Breakaway council group threatens legal action against Scottish government

Breakaway council group threatens legal action against Scottish government

A group of four councils who broke away from local authority representative body Cosla has threatened to take the Scottish government to court if ministers continue to freeze them out of funding talks.

At the moment Holyrood will only negotiate with the Convention of Scottish Local Authorities (Cosla) on a final funding settlement for Scotland’s councils but Glasgow, Aberdeen, Renfrewshire and South Lanarkshire councils, which make up the Scottish Local Government Partnership (SLGP), are calling to be brought into negotiations.

The splinter group has issued an ultimatum that it has grounds for a judicial review and will lodge a case against Holyrood in the Court of Session.

Frank McAveety, Glasgow City Council leader, said: “The four members of the SLGP generate 47 per cent of our country’s economic output which is why the First Minister’s refusal to negotiate with us simply cannot be allowed to continue.

“The government’s talks on the next funding settlement have already begun without us and in these we expect some of the biggest budget cuts ever seen.

“If she maintains her current plan to pass down these cuts to Aberdeen, Glasgow, Renfrewshire and South Lanarkshire without one single meaningful conversation, she is effectively turning her back on 25 per cent of the population, including those in her own constituency.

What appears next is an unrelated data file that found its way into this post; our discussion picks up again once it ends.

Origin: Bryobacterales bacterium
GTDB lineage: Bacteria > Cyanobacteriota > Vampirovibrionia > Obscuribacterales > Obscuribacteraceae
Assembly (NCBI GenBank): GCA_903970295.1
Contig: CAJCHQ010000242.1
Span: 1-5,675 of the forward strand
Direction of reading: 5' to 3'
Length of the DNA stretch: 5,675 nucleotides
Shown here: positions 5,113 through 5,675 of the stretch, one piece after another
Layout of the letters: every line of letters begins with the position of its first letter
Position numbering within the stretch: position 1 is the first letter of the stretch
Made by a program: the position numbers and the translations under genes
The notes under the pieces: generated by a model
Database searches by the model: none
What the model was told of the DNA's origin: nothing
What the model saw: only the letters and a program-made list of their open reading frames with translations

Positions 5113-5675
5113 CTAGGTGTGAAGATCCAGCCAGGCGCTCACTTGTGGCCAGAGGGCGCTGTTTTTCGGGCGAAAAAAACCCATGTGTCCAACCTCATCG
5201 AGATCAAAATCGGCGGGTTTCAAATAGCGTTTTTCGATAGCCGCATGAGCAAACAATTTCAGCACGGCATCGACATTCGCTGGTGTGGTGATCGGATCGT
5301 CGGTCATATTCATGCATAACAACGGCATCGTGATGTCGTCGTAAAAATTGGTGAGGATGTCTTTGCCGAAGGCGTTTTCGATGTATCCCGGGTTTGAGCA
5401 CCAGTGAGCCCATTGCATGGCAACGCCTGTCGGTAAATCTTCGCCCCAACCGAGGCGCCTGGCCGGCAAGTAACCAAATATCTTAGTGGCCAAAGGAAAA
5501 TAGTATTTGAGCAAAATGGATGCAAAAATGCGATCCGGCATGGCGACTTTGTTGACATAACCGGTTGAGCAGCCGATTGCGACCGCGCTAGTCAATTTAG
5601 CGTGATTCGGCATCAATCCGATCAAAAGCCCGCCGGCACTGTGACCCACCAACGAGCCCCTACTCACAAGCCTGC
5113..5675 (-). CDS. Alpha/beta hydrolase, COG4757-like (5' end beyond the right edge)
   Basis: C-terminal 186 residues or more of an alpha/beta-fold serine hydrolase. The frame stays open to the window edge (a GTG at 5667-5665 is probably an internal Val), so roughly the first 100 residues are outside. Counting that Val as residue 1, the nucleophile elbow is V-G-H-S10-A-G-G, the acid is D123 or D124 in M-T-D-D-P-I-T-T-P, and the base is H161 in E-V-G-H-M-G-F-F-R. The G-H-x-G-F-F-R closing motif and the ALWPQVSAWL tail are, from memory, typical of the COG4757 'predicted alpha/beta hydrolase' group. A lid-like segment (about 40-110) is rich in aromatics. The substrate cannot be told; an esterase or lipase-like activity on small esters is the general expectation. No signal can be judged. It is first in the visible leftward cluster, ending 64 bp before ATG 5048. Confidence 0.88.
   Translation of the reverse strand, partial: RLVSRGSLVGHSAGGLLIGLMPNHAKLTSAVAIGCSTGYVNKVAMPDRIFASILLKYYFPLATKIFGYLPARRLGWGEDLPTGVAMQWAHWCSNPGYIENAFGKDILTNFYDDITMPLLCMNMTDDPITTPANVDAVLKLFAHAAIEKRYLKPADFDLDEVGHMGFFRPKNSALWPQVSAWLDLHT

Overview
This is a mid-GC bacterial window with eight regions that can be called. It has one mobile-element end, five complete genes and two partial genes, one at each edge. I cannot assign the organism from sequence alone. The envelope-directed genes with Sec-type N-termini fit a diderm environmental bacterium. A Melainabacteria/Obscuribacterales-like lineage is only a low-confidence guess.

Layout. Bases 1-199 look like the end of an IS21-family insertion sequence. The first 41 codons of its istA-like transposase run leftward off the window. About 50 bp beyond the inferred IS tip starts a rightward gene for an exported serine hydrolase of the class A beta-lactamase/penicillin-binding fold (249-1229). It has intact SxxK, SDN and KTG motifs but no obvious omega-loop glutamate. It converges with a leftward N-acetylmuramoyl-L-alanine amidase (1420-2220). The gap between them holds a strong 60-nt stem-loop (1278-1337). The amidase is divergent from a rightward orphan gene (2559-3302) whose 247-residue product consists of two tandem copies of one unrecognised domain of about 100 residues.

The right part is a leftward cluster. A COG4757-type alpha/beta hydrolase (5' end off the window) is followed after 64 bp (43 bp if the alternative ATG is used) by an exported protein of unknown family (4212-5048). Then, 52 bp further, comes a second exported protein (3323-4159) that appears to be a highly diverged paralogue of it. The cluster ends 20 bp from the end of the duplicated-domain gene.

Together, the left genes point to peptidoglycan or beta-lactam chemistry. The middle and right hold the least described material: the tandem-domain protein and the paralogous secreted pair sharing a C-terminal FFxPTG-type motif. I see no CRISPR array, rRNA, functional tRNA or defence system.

“This is why we have sought independent legal advice and after careful consideration we have grounds to serve the First Minister and her government with a judicial review writ at the Court of Session in Edinburgh.

“We have sent clear warning of our intention to pursue such action if Nicola Sturgeon does not back down on this matter.”

In a letter to Ms Sturgeon, SGLP convener, Aberdeen Council leader Jenny Laing, said: “The Scottish government gathers more power from Westminster but will not even discuss with the partnership, which includes two of Scotland’s three biggest cities, the fundamental bread and butter issues which matter to the lives of ordinary people.”

A Scottish Government spokesman responded: “Scottish ministers will always talk to individual councils on matters that concern them.

“Indeed, ministers and officials have regular and extensive dialogue with a full range of stakeholders from local government as part of and alongside our formal partnership arrangements with Cosla.

“We will only negotiate on the final settlement with Cosla, the representative body for Scotland’s local authorities. However, we have a statutory responsibility to consult all 32 councils on the terms of the local government finance settlement.”

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